Canada’s Research in Motion has formally announced its new BlackBerry Storm smartphone, touting what the company is calling the world’s first “clickable” touchscreen design: the screen depresses slightly when the screen is pressed, giving users a sense of tactile feedback for their clicks. The phone is due to launch this fall in North America exclusively on Verizon Wireless, and will also be available to users in Europe, New Zealand, India, and Australia via Vodafone.
“The BlackBerry Storm is a revolutionary touch-screen smartphone that meets both the communications and multimedia needs of customers and solves the long-standing problem associated with typing on traditional touch-screens,” said RIM presidents and co-CEO Mike Lazaridis, in a statement. “Consumers and business customers alike will appreciate this unique combination of a large and vibrant screen with a truly tactile touch interface.”
The BlackBerry Storm offers 3G connectivity, which on Verizon means it packs EV-DO Rev. A/CMDA connectivity along with quad-band EDGE/GPRS/GSM and 2100MHz UMTS/HSPA for global use. The Storm features a 3.25-inch, 480 by 360 touchscreen display, an integrated 3.2 megapixel camera, 1 GB of onboard memory (along with expandable microSD storage), Bluetooth, and an integrated GPS unit. The Storm also features an accelerometer so the unit can automatically switch between portrait and landscape more, and offers RIM’s SureType keyboard in portrait mode and a full “virtual” QWERTY keyboard layout for messaging needs in landscape mode.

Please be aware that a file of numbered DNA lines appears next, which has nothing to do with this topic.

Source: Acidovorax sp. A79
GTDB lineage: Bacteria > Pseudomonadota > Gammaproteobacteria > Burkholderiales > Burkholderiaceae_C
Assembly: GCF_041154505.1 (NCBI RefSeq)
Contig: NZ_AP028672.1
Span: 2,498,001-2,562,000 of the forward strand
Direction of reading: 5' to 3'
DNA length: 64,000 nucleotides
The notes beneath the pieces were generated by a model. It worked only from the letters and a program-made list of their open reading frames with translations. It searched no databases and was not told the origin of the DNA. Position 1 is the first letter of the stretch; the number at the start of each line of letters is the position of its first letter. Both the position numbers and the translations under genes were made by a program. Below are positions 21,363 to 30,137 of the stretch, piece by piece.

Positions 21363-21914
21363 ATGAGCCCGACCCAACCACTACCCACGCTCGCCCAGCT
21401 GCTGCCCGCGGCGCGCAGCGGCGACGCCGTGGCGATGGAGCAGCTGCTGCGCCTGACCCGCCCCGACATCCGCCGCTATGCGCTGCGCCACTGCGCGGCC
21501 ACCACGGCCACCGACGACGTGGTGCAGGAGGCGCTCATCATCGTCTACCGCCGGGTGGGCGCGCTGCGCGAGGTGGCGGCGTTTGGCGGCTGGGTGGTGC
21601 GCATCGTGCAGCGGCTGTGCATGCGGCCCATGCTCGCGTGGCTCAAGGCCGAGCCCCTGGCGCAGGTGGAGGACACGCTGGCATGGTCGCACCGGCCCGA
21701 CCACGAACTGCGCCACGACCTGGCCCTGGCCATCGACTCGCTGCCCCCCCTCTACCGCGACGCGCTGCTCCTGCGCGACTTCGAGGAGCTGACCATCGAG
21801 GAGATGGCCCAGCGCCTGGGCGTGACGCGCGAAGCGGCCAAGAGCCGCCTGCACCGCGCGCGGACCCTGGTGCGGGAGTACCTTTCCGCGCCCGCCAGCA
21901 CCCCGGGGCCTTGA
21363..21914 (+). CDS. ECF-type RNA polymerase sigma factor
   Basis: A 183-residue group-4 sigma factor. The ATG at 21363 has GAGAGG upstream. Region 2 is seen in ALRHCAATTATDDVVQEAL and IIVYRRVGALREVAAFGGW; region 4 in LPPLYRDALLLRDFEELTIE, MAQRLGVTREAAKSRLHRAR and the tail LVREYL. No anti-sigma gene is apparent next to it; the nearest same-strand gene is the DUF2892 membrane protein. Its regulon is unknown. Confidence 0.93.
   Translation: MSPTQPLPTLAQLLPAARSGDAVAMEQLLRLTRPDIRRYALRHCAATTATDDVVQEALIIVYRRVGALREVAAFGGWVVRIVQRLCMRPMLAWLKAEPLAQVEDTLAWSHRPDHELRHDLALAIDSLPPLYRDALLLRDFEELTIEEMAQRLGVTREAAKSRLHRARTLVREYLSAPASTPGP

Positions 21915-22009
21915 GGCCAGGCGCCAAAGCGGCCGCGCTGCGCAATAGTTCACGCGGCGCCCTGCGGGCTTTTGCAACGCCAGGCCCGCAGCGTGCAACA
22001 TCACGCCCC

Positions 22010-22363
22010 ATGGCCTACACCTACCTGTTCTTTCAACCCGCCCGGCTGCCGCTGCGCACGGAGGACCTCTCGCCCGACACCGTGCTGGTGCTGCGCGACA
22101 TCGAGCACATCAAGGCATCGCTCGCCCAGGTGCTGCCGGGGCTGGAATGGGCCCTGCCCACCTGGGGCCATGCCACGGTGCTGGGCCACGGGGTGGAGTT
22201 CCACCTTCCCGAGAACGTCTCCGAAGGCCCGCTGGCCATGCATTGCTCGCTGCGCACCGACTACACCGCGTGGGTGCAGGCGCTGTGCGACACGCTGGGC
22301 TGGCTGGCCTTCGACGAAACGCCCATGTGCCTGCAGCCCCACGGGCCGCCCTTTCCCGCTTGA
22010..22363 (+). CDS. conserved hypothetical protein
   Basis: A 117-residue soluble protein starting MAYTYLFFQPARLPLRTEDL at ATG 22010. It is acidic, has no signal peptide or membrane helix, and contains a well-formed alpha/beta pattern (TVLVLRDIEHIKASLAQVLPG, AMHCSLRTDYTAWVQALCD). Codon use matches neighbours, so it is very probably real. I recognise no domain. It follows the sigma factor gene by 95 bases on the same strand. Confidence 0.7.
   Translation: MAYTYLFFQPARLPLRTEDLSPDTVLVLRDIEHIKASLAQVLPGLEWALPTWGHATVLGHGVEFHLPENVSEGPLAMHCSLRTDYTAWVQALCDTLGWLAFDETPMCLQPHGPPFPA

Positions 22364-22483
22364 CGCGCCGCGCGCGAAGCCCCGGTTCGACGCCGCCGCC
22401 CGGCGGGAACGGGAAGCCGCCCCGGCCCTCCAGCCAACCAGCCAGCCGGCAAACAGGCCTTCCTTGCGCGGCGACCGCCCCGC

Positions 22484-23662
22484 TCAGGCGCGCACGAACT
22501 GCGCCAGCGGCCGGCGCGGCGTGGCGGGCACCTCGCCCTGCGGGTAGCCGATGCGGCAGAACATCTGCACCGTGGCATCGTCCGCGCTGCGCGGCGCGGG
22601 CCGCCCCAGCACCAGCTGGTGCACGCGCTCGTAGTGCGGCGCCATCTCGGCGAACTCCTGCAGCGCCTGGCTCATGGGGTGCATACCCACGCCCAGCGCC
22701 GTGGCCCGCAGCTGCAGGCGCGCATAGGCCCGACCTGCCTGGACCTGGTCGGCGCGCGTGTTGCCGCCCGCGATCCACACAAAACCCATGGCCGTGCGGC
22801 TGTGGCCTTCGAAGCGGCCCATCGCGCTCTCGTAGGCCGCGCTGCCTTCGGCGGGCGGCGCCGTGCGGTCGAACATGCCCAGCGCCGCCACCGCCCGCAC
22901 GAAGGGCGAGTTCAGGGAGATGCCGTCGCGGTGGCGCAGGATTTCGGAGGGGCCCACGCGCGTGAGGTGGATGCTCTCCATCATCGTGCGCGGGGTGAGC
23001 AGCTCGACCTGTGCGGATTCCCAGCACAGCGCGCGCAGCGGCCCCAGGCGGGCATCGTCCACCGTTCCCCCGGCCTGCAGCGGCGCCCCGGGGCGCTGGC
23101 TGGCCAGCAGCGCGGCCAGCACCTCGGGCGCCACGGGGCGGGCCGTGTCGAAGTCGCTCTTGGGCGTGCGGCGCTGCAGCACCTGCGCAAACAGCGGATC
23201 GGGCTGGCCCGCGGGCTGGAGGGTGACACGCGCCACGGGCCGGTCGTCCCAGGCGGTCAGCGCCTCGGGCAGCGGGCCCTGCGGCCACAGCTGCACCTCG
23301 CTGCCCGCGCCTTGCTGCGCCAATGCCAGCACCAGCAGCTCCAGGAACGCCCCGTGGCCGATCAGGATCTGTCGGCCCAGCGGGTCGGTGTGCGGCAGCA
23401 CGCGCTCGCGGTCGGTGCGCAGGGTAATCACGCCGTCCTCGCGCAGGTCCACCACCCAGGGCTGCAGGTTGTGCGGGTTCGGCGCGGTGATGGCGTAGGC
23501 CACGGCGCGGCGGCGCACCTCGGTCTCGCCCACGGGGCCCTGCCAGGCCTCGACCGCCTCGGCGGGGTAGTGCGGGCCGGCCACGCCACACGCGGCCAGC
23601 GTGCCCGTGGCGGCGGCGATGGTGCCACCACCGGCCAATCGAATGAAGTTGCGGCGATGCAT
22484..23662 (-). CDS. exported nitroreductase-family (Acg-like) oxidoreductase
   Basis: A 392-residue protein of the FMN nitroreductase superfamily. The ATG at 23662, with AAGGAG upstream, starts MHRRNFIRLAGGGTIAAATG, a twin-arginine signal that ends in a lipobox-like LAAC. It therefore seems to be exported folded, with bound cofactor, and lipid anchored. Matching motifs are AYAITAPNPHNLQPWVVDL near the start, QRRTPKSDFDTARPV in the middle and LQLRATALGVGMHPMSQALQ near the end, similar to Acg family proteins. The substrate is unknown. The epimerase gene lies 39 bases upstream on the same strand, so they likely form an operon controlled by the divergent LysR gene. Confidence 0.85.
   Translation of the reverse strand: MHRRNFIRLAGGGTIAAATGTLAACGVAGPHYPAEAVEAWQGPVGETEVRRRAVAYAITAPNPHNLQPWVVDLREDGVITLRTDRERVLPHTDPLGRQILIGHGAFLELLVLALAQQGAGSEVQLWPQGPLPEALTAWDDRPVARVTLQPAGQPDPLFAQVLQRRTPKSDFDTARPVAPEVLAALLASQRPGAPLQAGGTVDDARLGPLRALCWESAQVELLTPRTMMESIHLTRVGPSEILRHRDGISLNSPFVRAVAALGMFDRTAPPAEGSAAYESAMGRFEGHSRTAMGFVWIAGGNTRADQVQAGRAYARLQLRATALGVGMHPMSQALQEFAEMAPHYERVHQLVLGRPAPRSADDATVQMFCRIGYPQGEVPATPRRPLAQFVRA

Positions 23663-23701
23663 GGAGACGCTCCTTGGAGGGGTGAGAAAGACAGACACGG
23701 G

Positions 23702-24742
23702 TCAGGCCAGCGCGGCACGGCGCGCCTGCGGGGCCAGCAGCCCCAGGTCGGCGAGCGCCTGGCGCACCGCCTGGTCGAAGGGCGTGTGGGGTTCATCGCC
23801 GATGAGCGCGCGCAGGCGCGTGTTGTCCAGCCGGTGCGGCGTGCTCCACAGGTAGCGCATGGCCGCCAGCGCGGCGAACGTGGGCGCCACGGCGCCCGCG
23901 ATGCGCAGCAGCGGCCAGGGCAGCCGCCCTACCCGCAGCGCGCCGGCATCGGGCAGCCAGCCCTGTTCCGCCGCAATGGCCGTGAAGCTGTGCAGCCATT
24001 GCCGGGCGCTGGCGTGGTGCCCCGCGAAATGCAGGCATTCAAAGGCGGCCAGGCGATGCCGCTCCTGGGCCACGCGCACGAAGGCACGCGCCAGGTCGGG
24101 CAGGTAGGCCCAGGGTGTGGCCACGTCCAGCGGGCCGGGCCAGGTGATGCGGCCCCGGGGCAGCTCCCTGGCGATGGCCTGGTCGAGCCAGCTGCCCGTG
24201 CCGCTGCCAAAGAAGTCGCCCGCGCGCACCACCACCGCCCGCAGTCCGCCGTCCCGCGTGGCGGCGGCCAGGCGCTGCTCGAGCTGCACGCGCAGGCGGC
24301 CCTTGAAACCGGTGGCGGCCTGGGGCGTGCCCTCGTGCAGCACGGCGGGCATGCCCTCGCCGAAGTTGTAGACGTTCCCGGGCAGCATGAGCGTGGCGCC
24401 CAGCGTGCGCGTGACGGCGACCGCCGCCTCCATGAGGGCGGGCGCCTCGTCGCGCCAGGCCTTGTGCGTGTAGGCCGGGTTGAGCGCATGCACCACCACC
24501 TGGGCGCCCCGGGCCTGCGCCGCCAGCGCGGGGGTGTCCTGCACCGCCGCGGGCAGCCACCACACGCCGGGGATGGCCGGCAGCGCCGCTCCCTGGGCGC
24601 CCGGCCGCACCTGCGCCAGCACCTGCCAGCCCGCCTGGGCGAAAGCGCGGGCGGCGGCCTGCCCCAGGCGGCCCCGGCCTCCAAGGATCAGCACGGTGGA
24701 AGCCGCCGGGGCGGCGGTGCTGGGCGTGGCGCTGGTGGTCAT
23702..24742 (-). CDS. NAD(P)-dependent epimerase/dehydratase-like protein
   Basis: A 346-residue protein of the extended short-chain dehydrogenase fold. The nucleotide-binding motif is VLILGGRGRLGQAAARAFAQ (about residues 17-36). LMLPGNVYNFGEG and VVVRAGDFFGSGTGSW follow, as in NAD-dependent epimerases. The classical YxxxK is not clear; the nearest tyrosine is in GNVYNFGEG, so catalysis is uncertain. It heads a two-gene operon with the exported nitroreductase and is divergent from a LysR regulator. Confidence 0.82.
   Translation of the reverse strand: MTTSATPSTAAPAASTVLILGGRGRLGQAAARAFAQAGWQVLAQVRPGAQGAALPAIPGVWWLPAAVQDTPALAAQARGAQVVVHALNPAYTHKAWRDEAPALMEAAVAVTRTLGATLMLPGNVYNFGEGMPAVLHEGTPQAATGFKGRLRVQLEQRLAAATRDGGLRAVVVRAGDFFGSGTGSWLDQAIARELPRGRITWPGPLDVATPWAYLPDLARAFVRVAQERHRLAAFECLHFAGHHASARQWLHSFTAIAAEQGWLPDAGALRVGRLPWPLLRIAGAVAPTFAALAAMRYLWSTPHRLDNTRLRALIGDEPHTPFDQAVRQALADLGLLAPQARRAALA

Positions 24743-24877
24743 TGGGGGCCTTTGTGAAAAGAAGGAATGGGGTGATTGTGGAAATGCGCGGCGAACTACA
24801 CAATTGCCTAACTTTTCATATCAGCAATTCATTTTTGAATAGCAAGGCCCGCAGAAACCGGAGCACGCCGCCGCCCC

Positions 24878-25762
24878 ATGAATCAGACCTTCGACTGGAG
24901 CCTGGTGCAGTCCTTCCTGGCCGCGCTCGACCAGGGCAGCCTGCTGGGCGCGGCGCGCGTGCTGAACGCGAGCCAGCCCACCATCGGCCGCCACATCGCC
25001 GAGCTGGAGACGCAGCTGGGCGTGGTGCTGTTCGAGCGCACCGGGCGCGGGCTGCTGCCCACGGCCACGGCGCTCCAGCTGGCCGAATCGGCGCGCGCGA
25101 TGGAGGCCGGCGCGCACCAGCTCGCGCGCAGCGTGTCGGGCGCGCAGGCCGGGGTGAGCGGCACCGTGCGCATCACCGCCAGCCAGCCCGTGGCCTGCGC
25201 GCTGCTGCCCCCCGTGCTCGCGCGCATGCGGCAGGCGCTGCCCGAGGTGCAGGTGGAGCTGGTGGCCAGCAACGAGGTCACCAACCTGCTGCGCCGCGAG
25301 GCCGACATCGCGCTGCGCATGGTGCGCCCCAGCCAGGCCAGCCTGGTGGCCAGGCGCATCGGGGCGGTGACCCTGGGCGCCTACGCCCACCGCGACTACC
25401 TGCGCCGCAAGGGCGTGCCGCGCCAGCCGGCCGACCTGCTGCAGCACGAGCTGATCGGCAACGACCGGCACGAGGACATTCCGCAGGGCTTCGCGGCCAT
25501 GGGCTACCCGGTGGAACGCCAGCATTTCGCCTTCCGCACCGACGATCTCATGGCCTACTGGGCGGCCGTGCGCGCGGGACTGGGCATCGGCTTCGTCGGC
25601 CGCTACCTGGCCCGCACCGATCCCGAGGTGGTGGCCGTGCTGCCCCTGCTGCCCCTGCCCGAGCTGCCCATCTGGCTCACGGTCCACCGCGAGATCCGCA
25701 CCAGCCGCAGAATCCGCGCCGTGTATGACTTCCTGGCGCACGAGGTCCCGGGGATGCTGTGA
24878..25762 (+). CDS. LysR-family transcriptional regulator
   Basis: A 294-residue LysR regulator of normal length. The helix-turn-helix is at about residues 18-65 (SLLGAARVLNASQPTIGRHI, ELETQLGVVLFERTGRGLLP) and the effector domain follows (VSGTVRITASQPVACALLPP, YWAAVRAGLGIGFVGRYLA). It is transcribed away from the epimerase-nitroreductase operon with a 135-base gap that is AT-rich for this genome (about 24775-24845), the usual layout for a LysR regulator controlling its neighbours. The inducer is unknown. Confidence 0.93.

The Storm is also taking solid aim at the consumer space, offering a media player that handles full-screen movies, a music player (including popular EQ presets), support for streaming audio and video, support for popular social networking services, and an ambient light sensor that automatically adjusts backlighting. For the business users, the Storm offers BlackBerry Internet service (complete with a full HTML browser), personal and corporate email support, and the ability to view and edit Microsoft Office documents right on the handset.
RIM plans to announce more details on pricing and availability “in the coming weeks.”
Although Apple’s iPhone is the darling of the smartphone industry, RIM has also been seeing considerable success with its more consumer-oriented models. However, the company also sees narrower margins on consumer smartphones, putting the company in a position where it has to increase sales in order to maintain revenue. So far, that hasn’t been much of a problem, and with devices like the BlackBerry Storm aping some of the iPhone’s key features while sticking with BlackBerry’s traditional strengths, the company may have a winner on its hands—recession or no.